Jeff & Brodwen present an evidenced based look at the pathomechanics of wrist and forearm trauma that leads to stiffness, pain, and dysfunction. They discuss practical solutions for prediction, prevention, and treatment.
Cardiac rehabilitation is a program designed for people with heart problems. It helps you improve your cardiovascular (heart) health through proper nutrition, exercise, and stress relief. Get your heart pumping and improve your health with this key component of cardiac rehab, exercise!
How do you prevent a second heart attack? Cardiac rehabilitation can help. And it’s not just for heart attack survivors. Studies have found that it helps men and women of all ages with mild, moderate, and severe heart problems
Cardiac rehabilitation is a holistic program designed to improve your heart health. This means it includes not only an exercise program, but also nutrition and stress relief education. Stress reduction is an important part of keeping your heart healthy. Learn twenty-five ways to reduce your stress!
It is easy to feel cooped up in your house or apartment during these times of uncertainty and worry. Exercising outside is a great way to workout and get some fresh air, but only if you feel comfortable and safe to do so.
How to Get the Most Out of Your Hand Strengthening Program Following a Stroke
If you are setting out on a hand-strengthening program following a stroke or spinal cord injury, you are seeking to retrain your muscles, joints, mind and central nervous system. All were injured during your neurological event, and all need healing.
Retraining and strengthening a hand is complex and difficult work. It involves much more than going through the mechanical motions. The biggest challenge may be focusing your mind on the healing process, even as your brain, itself, continues to heal.
Listed below are four, simple but powerful, strategies to help stick to your hand strengthening program.
Relate the exercise to something that motivates you
Staying motivated to keep up with your exercises is the bane of any exercise program. However, motivation can be particularly difficult as apathy is a common experience in stroke patients. (Caeiro, Ferro, Pinho e Melo, & Canhao, 2013).
To combat this, embed your reason for wanting to get better into your program. Make the connection between exercising and your goals as concrete as you can.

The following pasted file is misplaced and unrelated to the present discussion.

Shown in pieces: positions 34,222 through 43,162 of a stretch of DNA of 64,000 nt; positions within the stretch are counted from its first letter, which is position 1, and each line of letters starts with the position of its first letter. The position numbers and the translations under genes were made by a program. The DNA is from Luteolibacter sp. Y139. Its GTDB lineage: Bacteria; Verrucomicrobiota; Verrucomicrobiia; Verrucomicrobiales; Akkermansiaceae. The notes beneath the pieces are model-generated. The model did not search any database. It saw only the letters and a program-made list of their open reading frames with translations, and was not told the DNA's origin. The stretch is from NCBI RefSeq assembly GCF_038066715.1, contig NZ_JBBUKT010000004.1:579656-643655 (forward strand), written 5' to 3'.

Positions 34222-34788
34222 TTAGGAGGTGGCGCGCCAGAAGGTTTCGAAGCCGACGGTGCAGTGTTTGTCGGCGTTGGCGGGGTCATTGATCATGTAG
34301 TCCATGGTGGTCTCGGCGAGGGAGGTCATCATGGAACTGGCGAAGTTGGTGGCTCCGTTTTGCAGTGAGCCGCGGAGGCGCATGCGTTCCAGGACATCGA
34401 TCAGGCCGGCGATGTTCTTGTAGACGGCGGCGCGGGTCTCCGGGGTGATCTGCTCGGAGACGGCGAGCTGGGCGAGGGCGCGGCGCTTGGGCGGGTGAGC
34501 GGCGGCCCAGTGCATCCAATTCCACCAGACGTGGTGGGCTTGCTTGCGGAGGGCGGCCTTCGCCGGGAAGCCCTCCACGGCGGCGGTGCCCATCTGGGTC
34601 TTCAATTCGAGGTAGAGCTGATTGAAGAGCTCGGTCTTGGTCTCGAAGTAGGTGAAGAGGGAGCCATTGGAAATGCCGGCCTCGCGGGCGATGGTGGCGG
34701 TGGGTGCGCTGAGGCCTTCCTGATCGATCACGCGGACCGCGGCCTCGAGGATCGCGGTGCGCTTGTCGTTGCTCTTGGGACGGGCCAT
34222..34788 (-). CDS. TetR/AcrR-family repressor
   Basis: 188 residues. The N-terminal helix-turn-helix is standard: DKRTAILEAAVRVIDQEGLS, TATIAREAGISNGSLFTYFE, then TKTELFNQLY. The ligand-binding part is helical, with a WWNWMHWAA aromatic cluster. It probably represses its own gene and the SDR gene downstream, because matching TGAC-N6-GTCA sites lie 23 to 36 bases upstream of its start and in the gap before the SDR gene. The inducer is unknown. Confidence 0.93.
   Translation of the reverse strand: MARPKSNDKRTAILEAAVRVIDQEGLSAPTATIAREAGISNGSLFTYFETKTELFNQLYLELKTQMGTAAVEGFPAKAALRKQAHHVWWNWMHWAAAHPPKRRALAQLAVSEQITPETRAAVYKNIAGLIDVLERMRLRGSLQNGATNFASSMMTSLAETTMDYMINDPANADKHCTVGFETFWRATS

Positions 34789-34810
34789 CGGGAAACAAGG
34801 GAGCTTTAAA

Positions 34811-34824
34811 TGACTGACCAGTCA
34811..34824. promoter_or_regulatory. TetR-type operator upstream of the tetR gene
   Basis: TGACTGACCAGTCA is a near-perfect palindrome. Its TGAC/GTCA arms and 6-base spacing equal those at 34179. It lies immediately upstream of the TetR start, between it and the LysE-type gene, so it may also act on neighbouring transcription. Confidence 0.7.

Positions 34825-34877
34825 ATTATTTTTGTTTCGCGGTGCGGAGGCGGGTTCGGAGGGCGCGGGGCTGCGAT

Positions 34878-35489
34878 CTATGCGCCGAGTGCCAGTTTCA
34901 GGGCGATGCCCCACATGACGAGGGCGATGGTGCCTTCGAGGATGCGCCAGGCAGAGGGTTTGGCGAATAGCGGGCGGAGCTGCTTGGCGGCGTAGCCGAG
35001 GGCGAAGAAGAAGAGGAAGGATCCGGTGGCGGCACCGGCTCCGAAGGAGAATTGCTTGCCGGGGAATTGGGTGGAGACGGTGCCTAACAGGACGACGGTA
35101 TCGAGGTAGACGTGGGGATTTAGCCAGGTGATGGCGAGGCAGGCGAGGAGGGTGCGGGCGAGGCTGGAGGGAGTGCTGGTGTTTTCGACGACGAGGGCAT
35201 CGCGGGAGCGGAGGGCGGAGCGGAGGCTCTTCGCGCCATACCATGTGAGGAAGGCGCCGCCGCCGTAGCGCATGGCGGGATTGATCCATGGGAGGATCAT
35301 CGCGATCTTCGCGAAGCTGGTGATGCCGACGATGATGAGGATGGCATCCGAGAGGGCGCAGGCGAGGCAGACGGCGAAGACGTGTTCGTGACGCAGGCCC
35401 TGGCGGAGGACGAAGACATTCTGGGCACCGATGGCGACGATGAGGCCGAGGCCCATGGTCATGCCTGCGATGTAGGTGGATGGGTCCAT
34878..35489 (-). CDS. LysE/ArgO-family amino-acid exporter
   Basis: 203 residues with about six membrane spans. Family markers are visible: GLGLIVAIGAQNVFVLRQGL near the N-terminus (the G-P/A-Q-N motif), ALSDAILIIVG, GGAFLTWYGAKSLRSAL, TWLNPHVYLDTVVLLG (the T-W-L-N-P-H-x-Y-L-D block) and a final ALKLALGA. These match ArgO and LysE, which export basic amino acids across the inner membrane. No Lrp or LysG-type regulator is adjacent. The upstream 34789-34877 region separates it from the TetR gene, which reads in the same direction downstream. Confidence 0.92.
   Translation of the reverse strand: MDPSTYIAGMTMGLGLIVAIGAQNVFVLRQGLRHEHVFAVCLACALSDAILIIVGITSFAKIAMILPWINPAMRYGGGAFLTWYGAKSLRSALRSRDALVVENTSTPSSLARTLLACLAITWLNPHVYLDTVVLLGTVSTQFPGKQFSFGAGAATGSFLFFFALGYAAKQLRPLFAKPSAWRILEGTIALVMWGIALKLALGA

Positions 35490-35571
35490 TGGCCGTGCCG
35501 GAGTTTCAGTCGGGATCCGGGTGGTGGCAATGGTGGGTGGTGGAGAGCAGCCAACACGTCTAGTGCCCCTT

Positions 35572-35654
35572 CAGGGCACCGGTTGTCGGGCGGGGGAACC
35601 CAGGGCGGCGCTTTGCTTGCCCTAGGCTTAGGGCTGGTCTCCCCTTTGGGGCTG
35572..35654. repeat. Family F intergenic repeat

Perhaps instead of flipping a blank piece of paper you can use a meaningful photo? Maybe you could incorporate pieces from a favorite game, like checkers or scrabble? Instead of simply stretching, consider using the warm water in the sink during dishwashing to relax your muscles for stretching, thereby pairing your stretches with an already established routine.
Here are some examples of other functional hand exercises to consider. You can also ask your therapist to brainstorm with you on how to relate your program to a meaningful outcome.
Following a stroke, it is common to find setting goals and undertaking goals more difficult (Rochat et. Al., 2013). Use this as an opportunity to work explicitly on this skill.
Combat the difficulty by making your goals as concrete as possible. Write them down and post them in a place where you can see them. Take time to celebrate and reward yourself when they are completed. Share your success with family and friends.
Track your exercises
Keeping track of your exercises may be a simple as making a little X on the corner of your calendar, to indicate you completed the exercises for the day. There are many free exercise logs out there for you to print out.
Tracking is not only a helpful motivator, it will also help you communicate your progress with professionals and caregivers.
Keep adjusting so you achieve a just-right challenge
If the program is too easy, you may become bored. If it is too difficult, you may be tempted to give up completely. Your program should present a level of challenge that hits the sweet spot in-between.
You can work with your therapist to adjust the number and intensity of reps and/or the complexity of movement to achieve this.
Whatever strategies work for you, do them. Exercise and the practice of functional movements are a vital part of your brain’s healing. Research shows that not only will you strengthen muscles, but also that exercise is an important part activating the brain’s natural healing processes (Kleim, Jones, & Shallert).
If you have questions about applying these principles, speak to your occupational therapist or rehabilitation professional.